The hottest segment of the U.S. wireless communications market is made up of customers who prepay for their service, with that group accounting for 65% of all net new subscribers in the fourth quarter of 2009, research firm IDC said.
The number of prepaid customers grew during the recession and its aftermath as wireless users sought ways to avoid the long-term contracts and related costs borne by postpaid customers, said IDC analyst Richard Murphy.
Prepaid plans can also result in tremendous savings in comparison with the monthly costs of postpaid plans, Murphy noted. For example, a savvy consumer can get unlimited voice, text and Web access for $45 a month with the prepaid TracFone Wireless Straight Talk plan, he noted.
In contrast, a postpaid subscriber can easily spend more than $100 a month for service for an iPhone or other smartphone, he noted. "Some customers are more driven by the phone they want, so if you go for an iPhone you are probably not going to really care about the monthly cost at 100 bucks or more a month," he said.
Some careful consumers, however, might realize they only need a phone for voice and text messaging and will do their Web browsing on their PCs to save on monthly costs, he noted.
"The prepaid market in the U.S. will remain very competitive," said Murphy, noting that certain carriers are most active in that niche of the wireless market. At the end of 2009, TracFone Wireless Inc. led with 14.4 million prepaid customers, Boost Mobile (with the addition of Virgin Mobile) had 10.6 million, T-Mobile USA had 7 million, MetroPCS had 6.6 million, and Leap Wireless had 4.9 million.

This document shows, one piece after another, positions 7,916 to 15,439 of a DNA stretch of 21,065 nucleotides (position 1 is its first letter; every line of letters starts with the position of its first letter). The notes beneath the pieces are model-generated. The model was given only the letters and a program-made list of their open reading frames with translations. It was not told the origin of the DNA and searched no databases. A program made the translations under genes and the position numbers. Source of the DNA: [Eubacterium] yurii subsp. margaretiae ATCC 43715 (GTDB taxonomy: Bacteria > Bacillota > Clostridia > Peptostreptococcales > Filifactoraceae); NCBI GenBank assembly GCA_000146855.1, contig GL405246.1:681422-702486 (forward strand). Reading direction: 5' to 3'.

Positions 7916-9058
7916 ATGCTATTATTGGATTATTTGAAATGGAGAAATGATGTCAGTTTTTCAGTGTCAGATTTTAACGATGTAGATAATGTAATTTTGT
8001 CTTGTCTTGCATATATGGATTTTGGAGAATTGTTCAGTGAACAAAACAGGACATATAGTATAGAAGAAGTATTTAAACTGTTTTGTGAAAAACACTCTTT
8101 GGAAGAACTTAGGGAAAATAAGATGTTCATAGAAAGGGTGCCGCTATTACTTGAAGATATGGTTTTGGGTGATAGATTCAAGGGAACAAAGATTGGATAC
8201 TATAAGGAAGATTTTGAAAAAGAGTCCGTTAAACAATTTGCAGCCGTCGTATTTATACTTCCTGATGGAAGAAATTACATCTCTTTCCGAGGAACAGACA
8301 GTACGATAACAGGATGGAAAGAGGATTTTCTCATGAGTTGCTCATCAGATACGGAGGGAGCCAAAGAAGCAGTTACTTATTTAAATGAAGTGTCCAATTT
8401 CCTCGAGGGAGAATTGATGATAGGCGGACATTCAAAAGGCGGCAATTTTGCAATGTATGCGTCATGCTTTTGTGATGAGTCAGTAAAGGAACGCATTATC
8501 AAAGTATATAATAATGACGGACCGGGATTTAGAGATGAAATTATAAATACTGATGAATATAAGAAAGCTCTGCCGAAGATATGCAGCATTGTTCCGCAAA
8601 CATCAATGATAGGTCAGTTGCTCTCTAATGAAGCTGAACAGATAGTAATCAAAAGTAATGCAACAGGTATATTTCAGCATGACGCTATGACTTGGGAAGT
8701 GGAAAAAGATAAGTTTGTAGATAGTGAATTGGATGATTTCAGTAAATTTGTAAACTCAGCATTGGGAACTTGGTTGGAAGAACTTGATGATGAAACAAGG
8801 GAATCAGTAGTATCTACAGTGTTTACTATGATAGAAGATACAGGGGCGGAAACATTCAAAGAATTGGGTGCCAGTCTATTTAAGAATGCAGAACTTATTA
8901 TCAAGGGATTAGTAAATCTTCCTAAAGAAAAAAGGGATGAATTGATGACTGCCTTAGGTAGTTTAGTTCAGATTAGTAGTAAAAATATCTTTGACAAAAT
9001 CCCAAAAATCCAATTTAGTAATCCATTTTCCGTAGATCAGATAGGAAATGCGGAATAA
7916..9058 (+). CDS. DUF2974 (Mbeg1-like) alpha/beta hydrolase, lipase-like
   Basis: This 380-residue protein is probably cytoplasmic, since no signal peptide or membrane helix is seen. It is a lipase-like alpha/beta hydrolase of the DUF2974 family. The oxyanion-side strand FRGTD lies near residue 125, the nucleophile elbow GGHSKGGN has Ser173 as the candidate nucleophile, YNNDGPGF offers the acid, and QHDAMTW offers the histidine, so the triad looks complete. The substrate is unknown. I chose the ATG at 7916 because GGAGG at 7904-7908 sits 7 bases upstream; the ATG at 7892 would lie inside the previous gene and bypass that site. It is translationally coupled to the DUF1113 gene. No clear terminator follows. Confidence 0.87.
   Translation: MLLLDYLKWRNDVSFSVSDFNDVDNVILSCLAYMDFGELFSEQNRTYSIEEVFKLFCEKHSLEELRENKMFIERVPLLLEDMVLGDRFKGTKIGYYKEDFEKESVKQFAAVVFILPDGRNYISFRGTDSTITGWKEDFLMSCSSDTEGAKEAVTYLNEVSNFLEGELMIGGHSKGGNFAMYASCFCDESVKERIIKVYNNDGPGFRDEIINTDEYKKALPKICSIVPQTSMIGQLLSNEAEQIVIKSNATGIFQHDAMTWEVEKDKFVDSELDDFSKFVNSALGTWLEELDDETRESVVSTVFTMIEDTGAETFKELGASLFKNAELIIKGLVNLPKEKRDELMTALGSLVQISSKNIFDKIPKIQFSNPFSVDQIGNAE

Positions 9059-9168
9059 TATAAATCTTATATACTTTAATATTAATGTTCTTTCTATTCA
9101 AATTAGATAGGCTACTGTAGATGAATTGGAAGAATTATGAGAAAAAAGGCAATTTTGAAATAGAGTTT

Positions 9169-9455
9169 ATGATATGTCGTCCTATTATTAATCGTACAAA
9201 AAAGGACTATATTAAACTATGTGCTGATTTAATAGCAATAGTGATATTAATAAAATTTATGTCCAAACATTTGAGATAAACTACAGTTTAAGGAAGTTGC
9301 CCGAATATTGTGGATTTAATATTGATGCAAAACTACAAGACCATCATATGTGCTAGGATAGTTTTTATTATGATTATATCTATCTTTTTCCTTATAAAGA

It appears as though the nation's largest wireless carriers, Verizon Wireless and AT&T, have been moving away from the prepaid model in recent months, even though they each had about 5.4 million prepaid customers at the end of 2009. AT&T actually lost 800,000 prepaid customers in 2009, while Verizon gained 500,000.
In the fourth quarter of 2009, IDC reported, the nine largest carriers added 4.2 million net subscribers, and 65% of them were prepaid customers. Overall, there were 285 million wireless subscribers in the U.S. at the end of 2009.
Some carriers are focused on bringing in customers on postpaid plans, luring them to use smartphones that rely on data plans. "To keep their revenues up, they have to focus on selling data plans," Murphy said.
"The first step for a consumer walking into a carrier's store is to pick out a phone, and that often means getting the customer toward a smartphone that obligates the user to [subscribe to] a data plan," he said. "That's just the way the marketing is, since the wireless business is very competitive and the carriers are competing for every dollar."
Matt Hamblen covers mobile and wireless, smartphones and other handhelds, and wireless networking for Computerworld. Follow Matt on Twitter at @matthamblen, or subscribe to Matt's RSS feed. His e-mail address is email@example.com.